In 1660, when Charles II was crowned, he rewarded Elizabeth with an annual pension of £800.[5][c] She and her husband were also granted the freehold of 75 acres surrounding Ham House in recognition of "the service done by the late Earl of Dysart and his daughter".[27] Her enemies accused her of witchcraft because of her political influence[31] and she was subject to unfounded accusations of having had a liaison with Cromwell.[32] Her title as Countess of Dysart was secured by the grant of new Letters Patent on 5 December 1670, which also reaffirmed the ability of female heirs to inherit the title where no male heir existed.[33]

Second marriage

A aristocratic man and woman, both richly attired and with long curly hair, seated together outside, with a landscape behind them.
The Duke and Duchess of Lauderdale, by Peter Lely

In 1669, her husband Lionel died in France and Elizabeth became the sole owner of Ham House, along with other properties including Framsden Hall in Suffolk.[34] Soon after Lionel's death she became the mistress[35] of John Maitland, Earl of Lauderdale,[5] the Scottish noble and politician, and became involved in the intrigues and power struggles of the Restoration court through her influence upon him,[36] as well as other Scottish aristocrats such as William, Duke of Hamilton.[37] Elizabeth and John married in February 1672, after the death of his estranged first wife Lady Anne Home in December 1671.[38] He received a dukedom in May 1672, which then made Elizabeth the Duchess of Lauderdale.[38] He was a member of the Cabal Ministry of Charles II and was appointed both Secretary of State and High Commissioner for Scotland.[39] A month after their marriage, they travelled north to Scotland for the opening of the Scottish Parliament where, in defiance of tradition, Elizabeth decided to accompany her husband.[38] Her insistence on chairs for herself and her ladies-in-waiting was the source of comment and condemnation.[38] The pair became known for their influence, wealth and extravagance.[6]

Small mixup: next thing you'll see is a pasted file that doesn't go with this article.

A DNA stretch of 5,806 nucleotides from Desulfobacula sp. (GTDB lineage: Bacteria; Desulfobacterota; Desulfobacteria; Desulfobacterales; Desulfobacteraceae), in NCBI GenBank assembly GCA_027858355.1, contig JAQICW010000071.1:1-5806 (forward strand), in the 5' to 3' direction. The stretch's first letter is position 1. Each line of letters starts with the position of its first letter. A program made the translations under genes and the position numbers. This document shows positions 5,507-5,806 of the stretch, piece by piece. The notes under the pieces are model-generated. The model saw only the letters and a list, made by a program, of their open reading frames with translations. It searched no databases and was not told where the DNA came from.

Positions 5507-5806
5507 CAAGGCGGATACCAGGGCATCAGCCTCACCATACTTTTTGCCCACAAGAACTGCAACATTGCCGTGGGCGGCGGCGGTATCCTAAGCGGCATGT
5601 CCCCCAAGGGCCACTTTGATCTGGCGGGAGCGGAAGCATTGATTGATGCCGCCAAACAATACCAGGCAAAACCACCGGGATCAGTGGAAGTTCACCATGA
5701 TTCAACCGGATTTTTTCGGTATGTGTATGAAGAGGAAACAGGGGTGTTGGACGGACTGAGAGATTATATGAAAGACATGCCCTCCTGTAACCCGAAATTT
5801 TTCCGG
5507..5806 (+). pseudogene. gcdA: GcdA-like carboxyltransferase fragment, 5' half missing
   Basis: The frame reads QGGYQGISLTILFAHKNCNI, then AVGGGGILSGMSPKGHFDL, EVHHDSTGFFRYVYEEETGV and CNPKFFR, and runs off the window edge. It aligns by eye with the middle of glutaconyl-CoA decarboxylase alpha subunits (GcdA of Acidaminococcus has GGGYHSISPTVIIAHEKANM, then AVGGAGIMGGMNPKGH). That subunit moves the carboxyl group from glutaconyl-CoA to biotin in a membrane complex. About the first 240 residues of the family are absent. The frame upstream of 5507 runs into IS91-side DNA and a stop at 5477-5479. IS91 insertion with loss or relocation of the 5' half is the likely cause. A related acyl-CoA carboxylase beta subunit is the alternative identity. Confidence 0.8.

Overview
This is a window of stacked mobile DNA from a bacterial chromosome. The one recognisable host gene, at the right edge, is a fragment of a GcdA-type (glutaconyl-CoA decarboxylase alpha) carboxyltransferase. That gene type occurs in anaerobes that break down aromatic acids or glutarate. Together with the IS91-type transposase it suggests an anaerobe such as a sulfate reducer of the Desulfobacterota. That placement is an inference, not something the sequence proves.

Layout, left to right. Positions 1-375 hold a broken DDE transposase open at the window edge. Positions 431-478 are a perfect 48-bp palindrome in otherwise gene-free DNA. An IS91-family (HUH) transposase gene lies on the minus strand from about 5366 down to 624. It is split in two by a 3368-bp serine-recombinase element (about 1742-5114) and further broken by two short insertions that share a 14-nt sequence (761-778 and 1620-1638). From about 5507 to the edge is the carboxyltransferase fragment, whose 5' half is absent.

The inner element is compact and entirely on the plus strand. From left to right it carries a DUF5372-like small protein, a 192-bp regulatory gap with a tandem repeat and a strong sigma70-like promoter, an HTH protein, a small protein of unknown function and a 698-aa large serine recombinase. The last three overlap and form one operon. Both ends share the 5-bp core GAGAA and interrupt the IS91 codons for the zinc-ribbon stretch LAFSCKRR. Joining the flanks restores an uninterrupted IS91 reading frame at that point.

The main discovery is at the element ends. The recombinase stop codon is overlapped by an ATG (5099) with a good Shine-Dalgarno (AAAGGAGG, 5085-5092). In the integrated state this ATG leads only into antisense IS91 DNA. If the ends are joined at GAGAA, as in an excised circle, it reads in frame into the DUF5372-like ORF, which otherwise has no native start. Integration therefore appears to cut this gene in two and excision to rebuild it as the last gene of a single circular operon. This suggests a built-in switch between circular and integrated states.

In January 1671, she wrote to her cousin, the Scottish architect William Bruce, seeking advice about a new gateway to the forecourt of Ham House in preparation for a planned visit by Charles II and his wife, Queen Catherine of Braganza.[40] Bruce offered to send her a sketch for the piers that would be an improvement on a design supplied by her mason, John Lampen, with Scottish stone supplied by Robert Mylne. After some delay, the iron gates were made in England by Edward Harris and painted blue with smalt. She quarrelled with Bruce over further works, and in 1674 wrote to a mutual cousin the Earl of Kincardine, "the insolence of that creature is insufferable."[41]

In 1673, she and her husband initiated a series of alterations to Ham House to enlarge and modernise the property according to the latest style.[42] The infill of the southern face of the house enabled the creation of a set of royal chambers on the first floor as well as separate apartments for the Duke and Duchess on the ground floor.[43] Shortly after the completion of the apartments, Elizabeth commissioned the creation of a bathroom in the basement of the home, an indication of her attention to hygiene.[43] The efforts to modernise the house and furnish it with luxury furnishings and artwork were used as an expression of their power and affluence.[44]

Later life

In early 1680, Elizabeth suffered a severe attack of gout[45] which affected her health for the rest of her life.[46] In the same year, John's health also deteriorated after suffering a stroke as well as bouts of scurvy and bladder stones.[42] He resigned his government positions in September, at which point Elizabeth nursed him at Ham House.[42] Maitland's death in April 1682 precipitated legal action by her brother-in-law Lord Tweedale over his debts and funeral expenses.[5] Tweedale had insisted on an ostentatious burial for his brother and subsequently sent the bill to Elizabeth, which triggered a dispute between them that persisted into the following decade.[42][d]

The Duke had mortgaged Ham House to fund the renovation of his Scottish properties (especially his favoured residence Thirlestane Castle),[48] which had now been settled upon Lord Tweedale in the late Duke's will, while Ham House had been returned to Elizabeth.[49] The Duchess sold some of her jewels as well as part of the late Duke's book collection to cover the interest on the mortgages.[50] Despite the efforts of Lord Tweedale's son and even James II, the dispute persisted until being settled in the Scottish courts in June 1688,[51] who required Lord Tweedale to cover the debts, while assigning Elizabeth the responsibility for the funeral expenses.[50]

Death and legacy

A small brick church surrounded by trees, with a war memorial in the foreground
St. Peter's Church, Petersham, where Elizabeth Murray is buried